PROS / Easy one touch DVD recording, Dolby Digital audio and automatic finalization of DVDs are strong features offered on this player.
CONS / There is no memory card slot.
VERDICT / If you are looking for a DVD Recorder Player so you can create a home library of old videos, take a look at the Toshiba DR430 and the features it offers.
Editor’s Note: This product has been removed from our side-by-side comparison because it has been discontinued. You can still read our original review below, but Top Ten Reviews is no longer updating this product’s information.
When looking for an easy to use DVD recorder player that offers top quality results at a genuinely bargain price, it’s hard to beat the Toshiba DR430. If you’ve had the opportunity to read our reviews of top DVD/VCR Combo Players, this review may seem rather familiar in that one of the top ranked units in that category is also by Toshiba and offers only a couple of additional features. The good news is that, if you don’t need those extra features, the DR430 will provide the same quality product for less than half the price.
There is no shortage of home entertainment options available to today’s consumer and, frankly, which one is best for a given individual can often be a bit confusing. We often find that the best solutions are often among the simplest ones and the Toshiba DR430 will be just that solution for many people. While it’s true that Digital Video Recorders (DVR) like TiVo seem to get most of the attention for recording TV programming, a DVD recorder can be a good alternative and often a preferable one.
When programming is recorded onto a DVD, it’s essentially permanent unlike recordings made to a DVR which are superb, for example, for time shifting but are not a good way to keep entire seasons of favorite shows. That’s where the DVD recorder excels. With the DR430, recording programs is about as easy as it can get. Select your station and press the record button and you’re done.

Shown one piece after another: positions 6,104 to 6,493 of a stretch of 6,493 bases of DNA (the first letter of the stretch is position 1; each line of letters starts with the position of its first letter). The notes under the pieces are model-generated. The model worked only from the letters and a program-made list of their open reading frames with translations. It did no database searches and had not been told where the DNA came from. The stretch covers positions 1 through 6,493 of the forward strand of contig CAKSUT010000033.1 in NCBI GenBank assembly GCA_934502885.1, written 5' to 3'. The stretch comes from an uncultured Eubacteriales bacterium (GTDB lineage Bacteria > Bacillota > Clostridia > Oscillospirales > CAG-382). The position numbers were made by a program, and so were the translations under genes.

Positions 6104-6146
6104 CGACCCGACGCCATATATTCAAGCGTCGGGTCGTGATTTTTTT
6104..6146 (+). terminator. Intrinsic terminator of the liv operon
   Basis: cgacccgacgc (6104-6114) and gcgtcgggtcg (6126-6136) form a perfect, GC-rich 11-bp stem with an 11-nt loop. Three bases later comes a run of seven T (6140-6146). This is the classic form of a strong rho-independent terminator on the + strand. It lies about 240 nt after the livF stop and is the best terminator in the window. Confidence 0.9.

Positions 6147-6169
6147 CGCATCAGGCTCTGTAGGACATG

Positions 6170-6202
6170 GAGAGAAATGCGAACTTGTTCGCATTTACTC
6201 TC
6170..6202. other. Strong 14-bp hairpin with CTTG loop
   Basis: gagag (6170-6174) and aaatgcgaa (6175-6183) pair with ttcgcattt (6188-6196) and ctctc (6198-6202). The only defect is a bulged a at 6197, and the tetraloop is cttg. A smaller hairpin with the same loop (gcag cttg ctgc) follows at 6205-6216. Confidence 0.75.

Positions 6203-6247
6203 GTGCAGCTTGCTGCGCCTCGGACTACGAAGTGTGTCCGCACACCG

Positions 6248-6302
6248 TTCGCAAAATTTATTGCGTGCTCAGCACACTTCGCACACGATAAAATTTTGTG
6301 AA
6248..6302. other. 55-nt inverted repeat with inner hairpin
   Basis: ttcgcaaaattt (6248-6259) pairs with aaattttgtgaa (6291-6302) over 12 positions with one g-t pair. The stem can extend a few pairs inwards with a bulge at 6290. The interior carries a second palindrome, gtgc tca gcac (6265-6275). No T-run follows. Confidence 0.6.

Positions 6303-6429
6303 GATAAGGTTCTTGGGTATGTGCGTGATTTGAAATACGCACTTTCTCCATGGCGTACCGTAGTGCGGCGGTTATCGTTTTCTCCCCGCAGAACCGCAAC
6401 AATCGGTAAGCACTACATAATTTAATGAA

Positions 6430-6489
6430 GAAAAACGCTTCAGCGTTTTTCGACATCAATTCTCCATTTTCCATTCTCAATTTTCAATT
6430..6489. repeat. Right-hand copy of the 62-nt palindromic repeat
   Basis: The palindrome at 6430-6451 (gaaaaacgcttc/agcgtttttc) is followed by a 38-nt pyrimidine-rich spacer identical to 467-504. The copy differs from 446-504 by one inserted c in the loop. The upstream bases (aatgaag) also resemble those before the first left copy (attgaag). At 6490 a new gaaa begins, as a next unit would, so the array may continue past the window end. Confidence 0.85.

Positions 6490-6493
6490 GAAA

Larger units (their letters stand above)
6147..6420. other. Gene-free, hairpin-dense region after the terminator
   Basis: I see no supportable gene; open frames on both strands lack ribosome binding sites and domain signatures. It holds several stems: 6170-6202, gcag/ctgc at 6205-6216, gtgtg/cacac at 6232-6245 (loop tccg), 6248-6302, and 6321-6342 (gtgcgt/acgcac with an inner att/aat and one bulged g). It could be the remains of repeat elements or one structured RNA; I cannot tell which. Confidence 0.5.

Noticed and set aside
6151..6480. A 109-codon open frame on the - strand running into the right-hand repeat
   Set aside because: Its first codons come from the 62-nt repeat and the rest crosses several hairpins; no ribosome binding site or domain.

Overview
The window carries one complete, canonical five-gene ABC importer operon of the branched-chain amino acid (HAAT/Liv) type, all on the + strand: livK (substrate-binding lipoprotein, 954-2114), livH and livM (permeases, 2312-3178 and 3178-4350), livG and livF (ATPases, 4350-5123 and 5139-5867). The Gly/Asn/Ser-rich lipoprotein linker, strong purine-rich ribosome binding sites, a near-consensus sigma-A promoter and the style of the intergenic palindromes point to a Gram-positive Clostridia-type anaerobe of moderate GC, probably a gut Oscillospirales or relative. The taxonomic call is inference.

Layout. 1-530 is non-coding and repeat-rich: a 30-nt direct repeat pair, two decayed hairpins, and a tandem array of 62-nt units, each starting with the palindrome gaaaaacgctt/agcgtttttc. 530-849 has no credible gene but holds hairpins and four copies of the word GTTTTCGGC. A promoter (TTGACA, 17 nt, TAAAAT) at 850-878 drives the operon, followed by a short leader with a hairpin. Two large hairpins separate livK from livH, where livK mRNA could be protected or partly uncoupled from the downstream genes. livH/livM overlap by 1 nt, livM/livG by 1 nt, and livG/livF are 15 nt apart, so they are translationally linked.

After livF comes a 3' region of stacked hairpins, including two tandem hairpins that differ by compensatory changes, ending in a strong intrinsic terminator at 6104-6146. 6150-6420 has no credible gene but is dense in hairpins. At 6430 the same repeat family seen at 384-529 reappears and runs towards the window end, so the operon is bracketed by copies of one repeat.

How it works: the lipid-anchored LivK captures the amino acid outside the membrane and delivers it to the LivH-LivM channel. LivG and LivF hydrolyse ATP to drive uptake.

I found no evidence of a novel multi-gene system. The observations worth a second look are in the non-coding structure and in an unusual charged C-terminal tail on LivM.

It’s also a great platform for dubbing from existing VHS video tapes or DVDs. A VHS or another DVD player can easily be connected to the unit’s RCA or S-Video inputs and again, recording is simply a matter of selecting the input source and pressing record. If you already have a VHS player and would like to save precious memories to DVD, this is a superb, inexpensive solution. For those who have a library of VHS tapes that need to be archived but don’t already have a player, we suggest looking at our DVD/VCR Combo Players review site for handy alternatives.
The front panel DV input is an exceptionally simple way to make camcorder recordings permanent on DVD as well.
It’s important to note that this device doesn’t have an integrated tuner so, for recording incoming TV signals, it does require the connection of a cable or satellite box or, in the case of those who receive broadcast programming via antenna, a digital converter box. For consumers who find this unit to be ideal except for the lack of a tuner, check out the Toshiba DR570 which is essentially identical but adds a tuner.
An important step in creating a DVD recording is the finalization process. When a recording is complete, it’s necessary for the recorder to accomplish this task or the DVD will be unusable on another deck. The unfortunate part is that it’s easy to forget this step. Not so with this recorder which features Auto Finalization virtually eliminating this potential problem. It also boasts a rather unusual finalization undo capability so if a disc has been finalized then you decide that you want to record more material to it, it can be done.
A favorite feature that the DR430 shares with many of the best contemporary DVD players is the ability to up convert standard DVD content to near high definition 1080p via the HDMI interface. When so connected to an HDTV, the picture quality can come remarkably close to true HD. This applies to homemade discs as well as standard definition, factory produced DVDs.
This recorder supports five distinct recording modes. The best is XP and will record an hour of content to DVD. Recording time can be doubled to two hours with the SP mode with very little quality loss. It also supports LP, EP and SLP modes yielding four, six and eight hours, respectively, but each step down will result in quality degradation which, especially at the lowest levels, will be unacceptable for many applications. Audio CDs can be used to playback MP3 and WMA file types and, as with DVD playback, audio is in Dolby Digital with Virtual Surround Sound for discs that support it. It will also display JPEG photos recorded on disc.
The Toshiba DR430 is an excellent option for anyone who wants to make permanent DVD copies of valued content in their VHS library before that technology becomes completely obsolete and unusable. It’s also a great way to dub from other DVDs or to make a lasting library of television programming. It’s up converting capability will also help make the most of standard DVDs when paired with an HDTV. The results are high quality and at its low price, the unit is a great buy.